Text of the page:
Sunday, April 3, 2011

Who reads all these genealogy blogs anyway?

James Tanner of Genealogy's Star posed this question in his blog post today: Who reads all these genealogy blogs anyway? 

James, I read genealogy blogs; lots of them.

James' question made me think of the (costly to produce and distribute) journal that I received this week from a genealogy society. It contained a few feature articles, some resource reviews, a list of recent library acquisitions, 29 pages devoted to annual president's and financial reports etc. I should imagine that the production of this journal on its shiny paper chews up a major portion of the Society's income.

At the recent Rootstech Conference there was a lot of discussion about falling membership in societies, rising membership fees and giving value for money. I wonder if production of a fat shiny journal a few times a year represents a wise  allocation of funds in the 21st century.

Blogs give me access each to day to many more articles on genealogy than I get in one edition of the journal that I just skim. Via my RSS feed I, not a journal editor, can scan a huge number of articles and select those that I want to read and digest. So I read genealogy blogs to get access to a wide range of pertinent articles written by many people internationally, to hear of events, keep up to date with the latest resources and to communicate and collaborate with like-minded people.

I'd love it if more readers embraced the collaborative nature of blogging and engaged in a conversation via the comments section in the blogs they read.

7 comments:

Lynn Palermo said...

Well said! Time for genealogical societies to catch up.

Joan Miller (Luxegen) said...

I agree Jill. The benefits of having a vast amount of excellent information available to us via blog from many experts is not to be underestimated. We are very fortunate we live in the techno-age.

DianaR said...

I would love to get a "fat shiny journal" electronically - so it would be searchable not to mention easier for me to save...so much less space than paper. Great point too about the money - more and more things are being offered with an option to "go green" and do away with paper delivery.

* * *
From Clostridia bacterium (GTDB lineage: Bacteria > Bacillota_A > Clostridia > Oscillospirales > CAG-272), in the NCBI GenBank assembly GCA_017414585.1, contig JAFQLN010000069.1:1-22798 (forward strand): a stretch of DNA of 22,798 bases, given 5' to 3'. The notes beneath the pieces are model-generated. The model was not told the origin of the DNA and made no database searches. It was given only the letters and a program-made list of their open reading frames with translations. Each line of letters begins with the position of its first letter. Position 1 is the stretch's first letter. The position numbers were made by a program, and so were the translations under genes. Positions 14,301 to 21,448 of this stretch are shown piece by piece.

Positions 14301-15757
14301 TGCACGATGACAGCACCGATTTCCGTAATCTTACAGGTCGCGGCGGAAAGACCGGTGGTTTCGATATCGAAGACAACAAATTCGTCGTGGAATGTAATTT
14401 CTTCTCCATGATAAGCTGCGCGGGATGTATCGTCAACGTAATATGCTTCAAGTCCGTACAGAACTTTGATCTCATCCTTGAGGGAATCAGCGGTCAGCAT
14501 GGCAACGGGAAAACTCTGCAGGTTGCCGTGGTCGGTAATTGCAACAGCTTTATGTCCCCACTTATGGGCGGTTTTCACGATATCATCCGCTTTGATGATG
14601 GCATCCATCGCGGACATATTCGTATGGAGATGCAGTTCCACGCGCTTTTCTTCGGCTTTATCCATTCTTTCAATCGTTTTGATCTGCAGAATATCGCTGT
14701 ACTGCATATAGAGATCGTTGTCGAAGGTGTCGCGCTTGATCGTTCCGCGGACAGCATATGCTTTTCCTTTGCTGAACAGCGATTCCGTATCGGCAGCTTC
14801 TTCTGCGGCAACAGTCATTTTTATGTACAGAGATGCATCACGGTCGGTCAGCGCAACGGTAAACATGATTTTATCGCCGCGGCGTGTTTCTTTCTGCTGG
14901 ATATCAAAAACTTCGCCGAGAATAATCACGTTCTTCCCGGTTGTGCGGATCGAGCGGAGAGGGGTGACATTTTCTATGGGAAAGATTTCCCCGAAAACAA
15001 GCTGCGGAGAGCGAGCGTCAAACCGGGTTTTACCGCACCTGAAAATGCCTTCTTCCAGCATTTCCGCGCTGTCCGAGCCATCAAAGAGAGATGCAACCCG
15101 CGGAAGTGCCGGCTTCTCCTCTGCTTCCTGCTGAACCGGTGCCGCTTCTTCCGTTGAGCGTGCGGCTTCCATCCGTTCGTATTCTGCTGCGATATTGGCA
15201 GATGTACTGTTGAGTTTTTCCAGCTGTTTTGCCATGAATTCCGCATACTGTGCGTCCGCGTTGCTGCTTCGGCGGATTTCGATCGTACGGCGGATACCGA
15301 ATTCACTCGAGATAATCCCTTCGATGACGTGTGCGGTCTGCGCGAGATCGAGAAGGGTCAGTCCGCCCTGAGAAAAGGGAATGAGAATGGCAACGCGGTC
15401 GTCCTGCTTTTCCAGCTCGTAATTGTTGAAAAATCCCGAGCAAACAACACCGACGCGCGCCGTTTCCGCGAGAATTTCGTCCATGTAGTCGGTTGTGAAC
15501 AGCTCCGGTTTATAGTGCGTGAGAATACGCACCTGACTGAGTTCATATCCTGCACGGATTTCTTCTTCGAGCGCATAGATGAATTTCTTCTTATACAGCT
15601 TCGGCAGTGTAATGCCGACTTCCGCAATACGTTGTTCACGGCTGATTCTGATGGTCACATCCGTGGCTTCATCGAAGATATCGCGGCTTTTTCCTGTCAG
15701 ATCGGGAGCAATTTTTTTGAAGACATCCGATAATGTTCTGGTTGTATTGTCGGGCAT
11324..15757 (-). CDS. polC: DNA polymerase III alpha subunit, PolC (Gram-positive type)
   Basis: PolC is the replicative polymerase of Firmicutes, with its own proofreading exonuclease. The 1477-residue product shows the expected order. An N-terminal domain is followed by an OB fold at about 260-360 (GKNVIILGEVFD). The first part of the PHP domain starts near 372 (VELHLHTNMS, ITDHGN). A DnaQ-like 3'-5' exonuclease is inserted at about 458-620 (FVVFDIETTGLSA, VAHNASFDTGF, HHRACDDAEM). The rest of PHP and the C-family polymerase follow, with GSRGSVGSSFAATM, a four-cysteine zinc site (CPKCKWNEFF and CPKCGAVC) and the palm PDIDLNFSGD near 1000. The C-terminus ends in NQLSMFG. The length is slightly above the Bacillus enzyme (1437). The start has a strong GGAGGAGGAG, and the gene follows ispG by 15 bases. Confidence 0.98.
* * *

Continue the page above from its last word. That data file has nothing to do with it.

Geniaus said...

It's refreshing to read these comments and know that others share my views.
Diana, When I wrote the post I wasn't thinking about the environmental impact - what a good point.

Carole Riley said...

As the co-editor of a society journal I would like to say a couple of things.

1. I agree that we should be able to receive a soft copy instead of the printed copy. Unless we enforce this, though, we do not save any money by printing a few less, and most members want a printed copy. Certainly other libraries do. We are looking at giving the option soon, as well as making previous issues downloadable from the website for members. It takes time.

2. I also agree that there is a much greater variety of articles available online in blogs. The difference with journal articles is that they are usually longer and they are EDITED, by which I mean that they are checked and the writing is tightened. Blogs tend to be written by people who like to write, and the best ones cite their sources. Society journals give people who do not have the knowledge or willingness to self-publish the opportunity to be heard. These are people who may never have written anything for public consumption before. Society journals are also a bit more permanent, although who knows how long that will last!

Martin said...

I couldn't disagree with you more. I'm not sure to which society you are referring, but no blog is producing quality genealogical articles. That is compiled genealogical articles with sources. Many blogs do "how to" articles or new resources, but none do the type of article that appears in the New England Historic & Genealogical Register, The American Genealogist, The Genealogist, or a host of others I can name.

Secondly, an editor should have enough experience to choose articles wisely. You may not know what you need to know when choosing your blog reading. An editor who chooses may up your game considerably.

Geniaus said...

Thanks, Carole and Martin, for your comments.

Congratulations to your Society, Carole, for reviewing your practices and giving thought to these issues. I would love to be able to access journals in soft copy. I could save on storage space and get greter access to the articles that would hopefully be searched by keyword.

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